Are people employed by church organizations allowed to strike? Trade unions said 'yes;' the churches said 'no.' The German Federal Labor Court has now ruled they are allowed to strike under certain conditions.
Extremely low wages and a trend toward hiring temp workers in hospitals and retirement homes run by Christian charitable organizations sparked the current debate. Major trade unions, among them Verdi and Marburger Bund, called for church staff to join in strike action in response to the poor working conditions at Germany's main denominational charities, the Protestant Church's Diakonie and the Catholic Caritas.
The employers - the Protestant and Catholic churches respectively - took the case to the Federal Labor Court in the eastern city of Erfurt. To no avail, however. The judges ruled - just as lower courts had ruled before them - that a general ban on strike action for the 1.2 million people employed by the churches and their welfare organizations was not acceptable.
Church labor legislation differs significantly from laws that apply to other employees in several crucial points and has been a topic of debate in Germany for many years. According to Germany's constitution, religious communities have the right to manage their own affairs, Georg Bier, a professor of ecclesiastical law at Freiburg University, points out. "That allows them to formulate their own labor laws," Bier told Deutsche Welle, adding that that also included negotiating work contracts.
Traditionally, Germany has two types of work contracts. Civil servants work for the state and cannot be fired. The employer determines salaries. Civil servants do not have the right to strike. Then, there are employees: Trade agreements between employer and employee determine work conditions and wages. Here, strike action is an option in case of disagreement. Germany's church organizations have chosen another approach: work contracts are negotiated in commissions staffed with equal representation by employers and employees.
Strikes and lockouts are not part of this scenario, Georg Bier says, based on the assumption of church service "where everyone has the same goal, where employers and employees do not stand opposed, but form a community." The church regards itself as an "ambassador of the gospel" and a "community of believers" - both have different functions, but act as one in the end.
Caught between economics and Christian ideals
For many years, both the Protestant and the Catholic Church aligned their wage policies for the most part with those negotiated in the public service sector. In the 1990s, however, the BAT pay scale was abolished and the churches began to work out their own system - above all for economic reasons, says Tobias Jacobi, a political scientist at Göttingen University. "At that time, there was increased pressure on church organizations to economize in the health sector, because new rules in the sector shifted costs and risks to hospital and retirement home providers," he told Deutsche Welle.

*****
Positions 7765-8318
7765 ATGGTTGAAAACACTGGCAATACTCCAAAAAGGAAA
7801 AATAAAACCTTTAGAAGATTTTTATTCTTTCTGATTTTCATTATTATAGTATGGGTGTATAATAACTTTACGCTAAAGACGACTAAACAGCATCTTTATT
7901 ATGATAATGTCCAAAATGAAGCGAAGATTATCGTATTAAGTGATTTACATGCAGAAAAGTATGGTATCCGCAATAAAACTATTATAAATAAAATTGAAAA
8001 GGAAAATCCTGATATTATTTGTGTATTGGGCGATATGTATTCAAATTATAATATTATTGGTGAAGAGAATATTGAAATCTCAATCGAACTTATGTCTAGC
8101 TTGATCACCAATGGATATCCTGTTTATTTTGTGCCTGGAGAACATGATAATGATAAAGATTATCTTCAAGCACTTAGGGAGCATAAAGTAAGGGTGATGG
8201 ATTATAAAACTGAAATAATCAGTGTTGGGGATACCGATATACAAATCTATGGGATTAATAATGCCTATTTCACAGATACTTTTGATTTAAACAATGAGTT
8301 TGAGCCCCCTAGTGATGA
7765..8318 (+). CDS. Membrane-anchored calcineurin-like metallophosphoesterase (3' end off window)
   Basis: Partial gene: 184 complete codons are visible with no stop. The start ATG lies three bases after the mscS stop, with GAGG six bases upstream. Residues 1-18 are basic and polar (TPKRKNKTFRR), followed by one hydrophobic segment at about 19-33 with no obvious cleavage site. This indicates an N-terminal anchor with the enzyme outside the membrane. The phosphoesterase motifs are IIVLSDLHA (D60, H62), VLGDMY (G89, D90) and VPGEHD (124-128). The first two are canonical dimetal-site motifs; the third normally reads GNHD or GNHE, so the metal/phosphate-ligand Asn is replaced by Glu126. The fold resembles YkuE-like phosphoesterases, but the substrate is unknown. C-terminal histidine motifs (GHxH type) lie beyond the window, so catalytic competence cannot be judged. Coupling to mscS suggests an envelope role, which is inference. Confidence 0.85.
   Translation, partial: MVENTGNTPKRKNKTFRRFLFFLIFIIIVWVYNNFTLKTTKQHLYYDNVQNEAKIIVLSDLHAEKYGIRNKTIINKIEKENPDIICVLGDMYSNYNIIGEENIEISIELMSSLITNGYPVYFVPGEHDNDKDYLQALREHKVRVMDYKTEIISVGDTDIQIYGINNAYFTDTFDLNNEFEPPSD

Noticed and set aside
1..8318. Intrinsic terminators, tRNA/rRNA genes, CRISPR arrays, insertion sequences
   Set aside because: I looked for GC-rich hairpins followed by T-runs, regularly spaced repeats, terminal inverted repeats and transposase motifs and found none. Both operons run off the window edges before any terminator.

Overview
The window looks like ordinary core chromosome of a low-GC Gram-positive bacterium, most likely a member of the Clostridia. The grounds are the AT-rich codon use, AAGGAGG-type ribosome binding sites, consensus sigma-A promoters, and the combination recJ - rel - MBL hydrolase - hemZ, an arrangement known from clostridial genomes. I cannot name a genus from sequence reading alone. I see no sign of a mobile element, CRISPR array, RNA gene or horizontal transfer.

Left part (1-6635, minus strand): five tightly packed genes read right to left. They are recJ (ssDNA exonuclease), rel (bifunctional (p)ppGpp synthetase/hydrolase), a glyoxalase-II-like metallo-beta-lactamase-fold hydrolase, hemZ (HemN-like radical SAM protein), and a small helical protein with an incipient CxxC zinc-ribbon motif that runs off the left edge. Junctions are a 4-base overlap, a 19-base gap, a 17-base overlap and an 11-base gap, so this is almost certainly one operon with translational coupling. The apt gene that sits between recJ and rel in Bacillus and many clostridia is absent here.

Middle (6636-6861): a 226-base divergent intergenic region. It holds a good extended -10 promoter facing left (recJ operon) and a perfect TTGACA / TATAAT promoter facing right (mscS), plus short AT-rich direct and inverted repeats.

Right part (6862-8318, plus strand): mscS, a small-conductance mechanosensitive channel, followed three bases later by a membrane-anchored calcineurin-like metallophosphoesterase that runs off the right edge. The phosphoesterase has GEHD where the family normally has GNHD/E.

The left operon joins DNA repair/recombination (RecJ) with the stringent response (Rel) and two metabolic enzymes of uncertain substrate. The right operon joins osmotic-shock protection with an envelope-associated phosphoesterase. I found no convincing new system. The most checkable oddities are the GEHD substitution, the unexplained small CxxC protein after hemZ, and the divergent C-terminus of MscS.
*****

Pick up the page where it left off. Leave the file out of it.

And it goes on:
In the mid-1990s, a trend toward outsourcing simple tasks, such as cleaning, developed within the church organizations, Jacobi says. Meanwhile, there is a countermovement, he adds; for one, because it turned out that outside companies were not necessarily less expensive and also, because outsourcing does not correspond to the churches' concept of communal service.
But working conditions for church staff have changed for the worse, Georg Bier argues. "There are organizations within the church that employ temporary staff and pay low wages," he says. Employees are increasingly interested in being able to more successfully defend themselves against what are regarded as unjust policies, he says.
That includes, at a push, going on strike for better wages. Letting a court decide the issue is the only way to reach a binding solution, Tobias Jacobi says. It's a long-drawn out conflict, the battle lines are drawn between the unions and the churches, even between employers and staff, so "the only option is a court ruling."
Possibly, the labor court's decision on strike action for church employees is not the last word in the matter. The conflicting parties - trade unions and the churches - have announced they will take the issue higher in case of defeat - to the Federal Constitutional Court.
Even that might not be the last stage in the dispute. Currently, the European Court of Human Rights in Strasbourg is taking a close look at a very similar matter. Romanian priests filed a lawsuit with the court because they want to establish a union, which the Romanian government has prohibited. A ruling in the Romanian case is expected in a few months. It could also resolve the situation in Germany once and for all.
Seoul has said it's suspending the country's participation in an industrial park run jointly with North Korea. The move came in response to Pyongyang's nuclear test in January and the launch of a ballistic missile.
As Greece continues to struggle with the influx of refugees, some EU countries hope that its northern neighbor Macedonia can deter them. Amid a deep political crisis, the Balkan country is a questionable choice.
Indonesia's president has unveiled plans for a "big bang" opening of his country's traditionally protectionist economy. Joko Widodo said restrictions on trade and foreign investment could be eased for nearly 50 sectors.
You can't miss them in Berlin, and they dot urban hubs elsewhere, too. Ad columns have helped during war and defied digitalization. Their inventor, who was inspired by public toilets, would've turned 200 on February 11.